I realised however that my marginalisation is quite different to Indigenous marginalities. Despite seeming commonalities we had great differences. I was a migrant on their land that had been stolen from them. They were still colonised whereas I had come from a country where although our colonisers had departed we still faced deep inequities in society due to caste and class differences. Indigenous Australians are some of the most marginalised communities but despite having faced colonialism, genocide and decimation have still survived and continue to adapt and grow. When I asked myself what was my responsibility as a settler on their land, the possible pathway that opened was how to create a dialogue through performances that highlighted the structural inequalities while finding deep connections. Years later, working together to create ‘Churning Waters,’ the significance of it was multiple for me. Primarily because Bharatanatyam, Carnatic music and Indigenous art practices all remain marginal within the Australian context albeit in very different relationships to power. Without access to mainstream spaces and stages and funding that is reserved for Western contemporary or classical forms, we struggle to be seen and supported.
Priyadarsini: The strength of my training with my guru Kalanidhi Narayanan focused on the analysis of texts and the situations portrayed in them, as well as the characters and layered meanings containing within. When we started working on ‘Churning Waters,’ this approach to understanding texts opened new perspectives. When I listened to serpent and whale dreaming stories from indigenous perspectives in the course of our collaboration, it took me a while to understand their way of storytelling as it was very different to ours. The Indian ways of storytelling I know moves laterally and vertically and there is a beginning, middle and end. On the other hand, I found their stories very open ended, almost like puzzles that we have to solve ourselves. This was very striking. I learned not to interpret from what I know and experienced but I had to get into the spirit of how they think. This was true of the collaboration in ‘Churning Waters’ and other ongoing collaborations which heightened awareness of climate change and pollution. Through research and performance exchange we were able to find cultural differences and similarities including the idea that Indigenous Australians and Indians had been exchanging ideas for thousands of years evident in DNA, animals, coins, dances, songs and Dravidian languages present in Indigenous cultures.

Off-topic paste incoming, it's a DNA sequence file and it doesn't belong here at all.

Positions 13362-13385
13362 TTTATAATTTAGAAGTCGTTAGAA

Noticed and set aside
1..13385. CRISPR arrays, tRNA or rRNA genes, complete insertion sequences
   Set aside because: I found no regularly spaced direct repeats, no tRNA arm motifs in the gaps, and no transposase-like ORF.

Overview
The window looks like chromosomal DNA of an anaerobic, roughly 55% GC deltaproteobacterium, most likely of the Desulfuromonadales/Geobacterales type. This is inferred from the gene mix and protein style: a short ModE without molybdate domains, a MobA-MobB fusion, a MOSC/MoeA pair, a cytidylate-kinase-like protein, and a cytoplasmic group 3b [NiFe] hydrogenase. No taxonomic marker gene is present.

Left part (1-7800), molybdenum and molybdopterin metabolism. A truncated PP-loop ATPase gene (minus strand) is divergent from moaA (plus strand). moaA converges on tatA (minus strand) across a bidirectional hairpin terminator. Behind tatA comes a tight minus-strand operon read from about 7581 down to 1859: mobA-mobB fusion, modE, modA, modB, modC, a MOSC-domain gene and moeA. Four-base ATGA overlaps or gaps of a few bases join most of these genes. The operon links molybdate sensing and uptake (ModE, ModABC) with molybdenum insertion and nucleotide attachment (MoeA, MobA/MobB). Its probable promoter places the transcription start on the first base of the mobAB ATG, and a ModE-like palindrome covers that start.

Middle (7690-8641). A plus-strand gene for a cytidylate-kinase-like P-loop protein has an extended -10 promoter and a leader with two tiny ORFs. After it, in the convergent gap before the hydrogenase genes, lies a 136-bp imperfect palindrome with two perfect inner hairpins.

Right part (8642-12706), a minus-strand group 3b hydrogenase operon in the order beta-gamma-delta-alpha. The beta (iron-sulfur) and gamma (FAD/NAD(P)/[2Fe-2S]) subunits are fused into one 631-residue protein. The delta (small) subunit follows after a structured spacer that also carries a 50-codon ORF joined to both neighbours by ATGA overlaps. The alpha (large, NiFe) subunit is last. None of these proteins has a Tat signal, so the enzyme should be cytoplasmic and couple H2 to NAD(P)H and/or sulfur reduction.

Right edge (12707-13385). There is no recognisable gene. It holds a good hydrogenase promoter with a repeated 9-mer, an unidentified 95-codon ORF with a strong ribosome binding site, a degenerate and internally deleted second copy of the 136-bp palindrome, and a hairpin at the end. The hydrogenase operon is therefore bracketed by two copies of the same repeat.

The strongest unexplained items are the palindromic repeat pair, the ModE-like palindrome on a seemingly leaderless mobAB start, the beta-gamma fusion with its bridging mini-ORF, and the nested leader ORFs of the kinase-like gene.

We can see the world order is rapidly changing and the veil of illusion and control has slipped. Truly, we don’t know what tomorrow brings. We also don’t know what kinds of lives we will lead if and when this crisis is over. What we do know is that this is a moment of great change and possibility and we cannot slip back into the miasma of what we were doing before. The arts and dance are under peril more than ever. Especially in the Indian context in the field of Bharatanatyam, there is currently heated discussion raging about privilege, appropriation and marginality — how do we move from here with a sense of history? Despite our many differences how can we work towards an important common cause?